IMF Executive Board Approves Three-year Extended Credit Facility Arrangement and US$27.4 Million Disbursement to Mali

Request for Three-Year Arrangement Under the Extended Credit Facility-Press Release; Staff Report; and Statement by the Executive Director for Mali


Request for Three-Year Arrangement Under the Extended Credit Facility-Press Release; Staff Report; and Statement by the Executive Director for Mali

  • IMF approves New, Three-Year ECF Arrangement for Mali in the Amount of US$191.9 million.

  • IMF also approves immediate disbursement of US$27.4 million.

  • The new arrangement supports the authorities’ development strategy for strong and inclusive growth through job creation, economic diversification, and greater resiliency.

On August 28, 2019, the Executive Board of the International Monetary Fund (IMF) approved a new three-year arrangement under the IMF’s Extended Credit Facility (ECF) for Mali in the amount of SDR 139.95 million (about US$191.9 million), as well as the release of the first disbursement under the arrangement of SDR 20 million (about US$27.4 million).

Following the Executive Board discussion, Mr. Tao Zhang, Deputy Managing Director and Acting Chair, made the following statement:

“Mali has made significant progress under the previous Fund-supported program despite challenging conditions. Looking ahead, while the economic outlook remains generally positive, it is subject to important downside risks related to possible challenges arising from the security situation, potential shocks to the terms of trade (the price of gold, cotton, and fuels), and adverse weather conditions.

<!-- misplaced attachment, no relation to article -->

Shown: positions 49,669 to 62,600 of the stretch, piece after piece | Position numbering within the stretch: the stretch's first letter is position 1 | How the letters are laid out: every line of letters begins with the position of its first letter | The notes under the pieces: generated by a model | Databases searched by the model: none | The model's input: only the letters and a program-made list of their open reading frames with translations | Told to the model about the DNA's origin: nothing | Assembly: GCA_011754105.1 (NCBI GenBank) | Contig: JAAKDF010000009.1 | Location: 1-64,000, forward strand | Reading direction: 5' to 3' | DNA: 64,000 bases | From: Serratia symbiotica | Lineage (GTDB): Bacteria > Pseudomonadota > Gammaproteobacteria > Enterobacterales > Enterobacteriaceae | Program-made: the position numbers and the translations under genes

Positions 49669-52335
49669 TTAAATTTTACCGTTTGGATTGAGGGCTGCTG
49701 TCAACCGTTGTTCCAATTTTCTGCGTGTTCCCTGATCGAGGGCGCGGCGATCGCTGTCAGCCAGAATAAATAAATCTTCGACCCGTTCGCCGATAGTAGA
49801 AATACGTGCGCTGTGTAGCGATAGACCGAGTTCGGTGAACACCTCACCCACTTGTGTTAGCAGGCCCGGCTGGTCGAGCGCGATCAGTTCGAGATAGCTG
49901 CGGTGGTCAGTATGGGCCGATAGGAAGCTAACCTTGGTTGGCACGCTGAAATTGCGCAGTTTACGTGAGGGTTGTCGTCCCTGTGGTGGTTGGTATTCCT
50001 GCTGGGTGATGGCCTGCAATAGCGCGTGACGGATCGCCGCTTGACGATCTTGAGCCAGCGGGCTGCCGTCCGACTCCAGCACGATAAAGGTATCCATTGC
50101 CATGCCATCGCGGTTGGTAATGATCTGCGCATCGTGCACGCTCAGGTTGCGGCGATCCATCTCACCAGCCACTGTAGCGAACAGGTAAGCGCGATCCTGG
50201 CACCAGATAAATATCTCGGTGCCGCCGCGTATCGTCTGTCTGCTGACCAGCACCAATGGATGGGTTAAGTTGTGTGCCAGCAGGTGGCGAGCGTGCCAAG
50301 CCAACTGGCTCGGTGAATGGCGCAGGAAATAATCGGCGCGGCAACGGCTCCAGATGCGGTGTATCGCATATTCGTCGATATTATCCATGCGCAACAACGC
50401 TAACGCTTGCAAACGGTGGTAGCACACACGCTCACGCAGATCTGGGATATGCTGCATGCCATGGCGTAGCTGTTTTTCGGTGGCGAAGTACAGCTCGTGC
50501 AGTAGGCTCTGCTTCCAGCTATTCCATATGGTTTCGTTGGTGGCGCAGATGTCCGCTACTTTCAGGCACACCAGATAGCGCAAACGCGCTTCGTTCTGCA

“The authorities’ corrective measures taken in the first half of 2019 have significantly improved domestic revenue collection. Going forward, decisive efforts aimed at domestic resource mobilization through tax policy and revenue administration reforms will be key to meeting the ambitious, but realistic program targets. The fiscal framework of the program is robust and adequate mechanisms are in place to deal with any revenue shortfall.

“The authorities’ reform strategy for the state-owned electricity company (EDM-SA) is welcome in view of its strategic importance for the Malian economy. The authorities are encouraged to seek participation from the commercial banks in the financial restructuring of the company.

“Going forward, it is essential to pursue greater spending efficiency, including through strengthened project selection and execution, as well as the rationalization of subsidies. The authorities’ efforts to increase financial inclusion and narrow the gender gap, including by direct measures to economically empower women are welcome. Steadfast perseverance in the government’s efforts to improve governance and fight corruption would also enhance the business climate.”


Recent Developments and Outlook